The citation reads:
"For extraordinary heroism on 6 April 2004 while serving as Squad Leader, Company E, 2d Battalion, 4th Marines, 1st Marine Division, 1 Marine Expeditionary Force in support of Operation IRAQI FREEDOM. As part of the company's quick reaction force, Corporal Smith's platoon was ordered to reinforce a squad that was under attack. While enroute, two of the platoon's vehicles were ambushed, and the platoon commander was critically wounded. Corporal Smith assumed command of the platoon, and under heavy machine gun and rocket-propelled grenade fire, he led them 50 meters over open ground to covered positions. He then ran back across the fire swept field to evacuate his platoon commander and his weapons. Employing machine guns from the platoon's seven ton truck, Corporal Smith coordinated and led a counterattack against the insurgent force, and relieved the besieged squad. When some Bradley Fighting Vehicles arrived on the scene, Corporal Smith coordinated with them to evacuate all casualties, and orchestrated a planned withdrawal of all units to the command post. By his decisive actions, bold initiative, and complete dedication to duty, Corporal Smith reflected great credit upon himself and upheld the highest traditions of the Marine Corps and the United States Naval Service."

Smith explained to me following the medal presentation that on 6 April 2004 under the command of 2nd Lt. J.T. "Ski" Wroblewski, he and other 2/4 Marines formed a QRF (quick reaction force) to rescue their fellow Marines that had suffered multiple casualties and were pinned down in an ambush on Route Gypsum (a market place on the east side of Ramadi on the north side of Route Michigan), during which 12 men of 2/4 Marines were killed in action. Smith stated that their QRF was also ambushed while trying to rescue their fellow Marines. Lt. Wroblewski ran back to another 7 ton truck through heavy enemy fire to access a working radio to call in their position for backup. While calling in their position on the radio for additional support, Lt. Wroblewski suffered a mortal wound when he was shot by a sniper. Seeing his commanding officer fall after being shot, Smith carried Lt. Wroblewski to another 7 ton truck, ordering the driver to fight his way back to the combat outpost so that Lt. Wroblewski could be evacuated by a helicopter to the Combat Support Hospital in Baghdad near Landing Zone Washington. Immediately following this, Smith ran back again to retrieve Lt. Wroblewski's weapons. After this, Smith returned to the aid of his fellow Marines to ensure that they had combat support and evacuation for the wounded.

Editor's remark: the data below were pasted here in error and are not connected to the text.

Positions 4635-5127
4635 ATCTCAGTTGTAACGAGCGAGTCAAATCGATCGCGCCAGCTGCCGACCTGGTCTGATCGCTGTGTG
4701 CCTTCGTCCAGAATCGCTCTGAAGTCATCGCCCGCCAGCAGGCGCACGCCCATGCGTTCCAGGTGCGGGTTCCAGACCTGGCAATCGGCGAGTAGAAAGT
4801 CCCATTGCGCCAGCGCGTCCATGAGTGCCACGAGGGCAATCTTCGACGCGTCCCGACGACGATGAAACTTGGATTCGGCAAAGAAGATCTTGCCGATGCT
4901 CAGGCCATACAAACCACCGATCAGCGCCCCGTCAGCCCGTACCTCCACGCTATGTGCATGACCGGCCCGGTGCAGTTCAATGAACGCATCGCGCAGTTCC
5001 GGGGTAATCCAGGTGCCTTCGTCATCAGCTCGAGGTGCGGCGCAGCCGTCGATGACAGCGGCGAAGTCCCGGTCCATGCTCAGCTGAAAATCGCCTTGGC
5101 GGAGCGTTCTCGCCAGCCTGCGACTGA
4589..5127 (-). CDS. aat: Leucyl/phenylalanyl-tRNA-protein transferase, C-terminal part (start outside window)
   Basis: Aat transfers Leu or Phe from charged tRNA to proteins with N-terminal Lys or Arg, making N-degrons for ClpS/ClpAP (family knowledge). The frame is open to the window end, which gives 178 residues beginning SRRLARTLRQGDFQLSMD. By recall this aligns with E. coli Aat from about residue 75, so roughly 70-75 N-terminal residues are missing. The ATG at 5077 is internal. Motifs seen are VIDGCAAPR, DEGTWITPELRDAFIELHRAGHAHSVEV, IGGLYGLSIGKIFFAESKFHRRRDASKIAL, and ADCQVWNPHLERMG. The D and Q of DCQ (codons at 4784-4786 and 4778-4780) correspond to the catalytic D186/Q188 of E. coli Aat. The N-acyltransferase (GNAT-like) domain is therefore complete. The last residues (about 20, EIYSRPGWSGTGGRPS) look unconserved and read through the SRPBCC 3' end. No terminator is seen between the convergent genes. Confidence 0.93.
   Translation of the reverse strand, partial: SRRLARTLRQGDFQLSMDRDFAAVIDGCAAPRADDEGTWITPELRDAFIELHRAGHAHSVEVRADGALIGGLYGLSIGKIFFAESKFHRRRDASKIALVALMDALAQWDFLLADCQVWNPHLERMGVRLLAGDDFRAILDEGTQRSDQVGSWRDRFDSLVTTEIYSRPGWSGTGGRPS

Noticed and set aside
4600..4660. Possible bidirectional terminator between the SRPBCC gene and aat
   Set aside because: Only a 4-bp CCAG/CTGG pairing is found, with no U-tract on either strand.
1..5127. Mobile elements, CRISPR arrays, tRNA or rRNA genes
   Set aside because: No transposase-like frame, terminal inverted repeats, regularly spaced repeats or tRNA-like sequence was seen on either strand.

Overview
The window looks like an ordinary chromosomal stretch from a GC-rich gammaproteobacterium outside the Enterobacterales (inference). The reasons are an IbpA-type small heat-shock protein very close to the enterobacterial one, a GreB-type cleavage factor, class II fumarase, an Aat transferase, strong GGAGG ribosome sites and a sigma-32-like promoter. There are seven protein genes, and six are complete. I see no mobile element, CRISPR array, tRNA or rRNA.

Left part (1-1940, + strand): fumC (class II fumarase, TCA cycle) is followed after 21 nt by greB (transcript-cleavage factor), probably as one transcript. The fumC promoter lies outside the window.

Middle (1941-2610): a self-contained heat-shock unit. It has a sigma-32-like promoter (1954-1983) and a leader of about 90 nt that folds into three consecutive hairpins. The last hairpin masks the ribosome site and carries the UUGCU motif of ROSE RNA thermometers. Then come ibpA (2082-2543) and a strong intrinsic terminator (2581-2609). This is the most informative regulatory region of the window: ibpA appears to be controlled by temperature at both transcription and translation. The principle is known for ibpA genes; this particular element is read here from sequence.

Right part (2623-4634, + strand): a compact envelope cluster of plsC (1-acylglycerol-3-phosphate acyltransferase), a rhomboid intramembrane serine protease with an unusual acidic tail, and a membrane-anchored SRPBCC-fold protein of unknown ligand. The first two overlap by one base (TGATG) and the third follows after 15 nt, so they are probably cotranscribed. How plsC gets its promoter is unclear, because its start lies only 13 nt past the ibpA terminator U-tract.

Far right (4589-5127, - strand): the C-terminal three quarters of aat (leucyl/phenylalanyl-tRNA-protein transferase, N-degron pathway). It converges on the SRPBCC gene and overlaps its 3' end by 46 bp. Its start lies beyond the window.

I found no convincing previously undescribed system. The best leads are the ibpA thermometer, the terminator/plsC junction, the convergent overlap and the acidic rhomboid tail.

During my and John Wroblewski's weeks in Iraq in 2008 and during subsequent phone calls over these last 9 years, the Wroblewski family has communicated to me their eternal gratitude for the bravery, friendship, and support of Eric Smith, and I passed that on to Eric Smith via a private email message sent to me from John and Shawn Wroblewki that I read to Eric Smith following the ceremony.

As many of you know, it was my honor to escort Gold Star dad John Wroblewski to the Route Gypsum ambush site on 6 Mar 2008 and performed a memorial service for the Fallen Warriors of 2/4 Marines with Major General John Kelly. After a failed attempt to complete this memorial mission in January 2007 with journalist Martha Zoller, I promised John Wroblewski on the flight back to America that I would get him back to Ramadi one day. It was an honor to complete our mission to perform a memorial service for the Fallen Warriors of 2/4 Marines in 2008. This was the only successful visit by a Gold Star parent to a combat site in Iraq. This mission to remember the Fallen Warriors of 2/4 Marines was the most important moment in my life. I will never forget the names of these brave men and the sacrifices of their families.